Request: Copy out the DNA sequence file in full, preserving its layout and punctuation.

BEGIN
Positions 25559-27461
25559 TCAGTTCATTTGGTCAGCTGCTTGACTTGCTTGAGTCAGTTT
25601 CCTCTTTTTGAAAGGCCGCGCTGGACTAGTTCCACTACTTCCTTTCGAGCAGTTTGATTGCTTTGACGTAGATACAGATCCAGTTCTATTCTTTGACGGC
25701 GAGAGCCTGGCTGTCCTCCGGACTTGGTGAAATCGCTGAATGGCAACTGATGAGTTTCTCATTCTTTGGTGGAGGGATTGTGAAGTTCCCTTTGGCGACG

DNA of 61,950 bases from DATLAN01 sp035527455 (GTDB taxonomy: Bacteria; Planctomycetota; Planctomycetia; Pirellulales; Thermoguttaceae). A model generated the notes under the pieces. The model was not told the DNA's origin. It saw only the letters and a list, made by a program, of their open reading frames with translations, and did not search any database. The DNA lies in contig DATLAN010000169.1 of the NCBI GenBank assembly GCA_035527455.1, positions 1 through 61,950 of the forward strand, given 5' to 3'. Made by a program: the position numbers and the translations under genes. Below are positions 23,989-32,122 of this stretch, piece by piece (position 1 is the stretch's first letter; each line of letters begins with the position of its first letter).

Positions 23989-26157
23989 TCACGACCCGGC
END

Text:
Positions 25559-27461
25559 TCAGTTCATTTGGTCAGCTGCTTGACTTGCTTGAGTCAGTTT
25601 CCTCTTTTTGAAAGGCCGCGCTGGACTAGTTCCACTACTTCCTTTCGAGCAGTTTGATTGCTTTGACGTAGATACAGATCCAGTTCTATTCTTTGACGGC
25701 GAGAGCCTGGCTGTCCTCCGGACTTGGTGAAATCGCTGAATGGCAACTGATGAGTTTCTCATTCTTTGGTGGAGGGATTGTGAAGTTCCCTTTGGCGACG

DNA of 61,950 bases from DATLAN01 sp035527455 (GTDB taxonomy: Bacteria; Planctomycetota; Planctomycetia; Pirellulales; Thermoguttaceae). A model generated the notes under the pieces. The model was not told the DNA's origin. It saw only the letters and a list, made by a program, of their open reading frames with translations, and did not search any database. The DNA lies in contig DATLAN010000169.1 of the NCBI GenBank assembly GCA_035527455.1, positions 1 through 61,950 of the forward strand, given 5' to 3'. Made by a program: the position numbers and the translations under genes. Below are positions 23,989-32,122 of this stretch, piece by piece (position 1 is the stretch's first letter; each line of letters begins with the position of its first letter).

Positions 23989-26157
23989 TCACGACCCGGC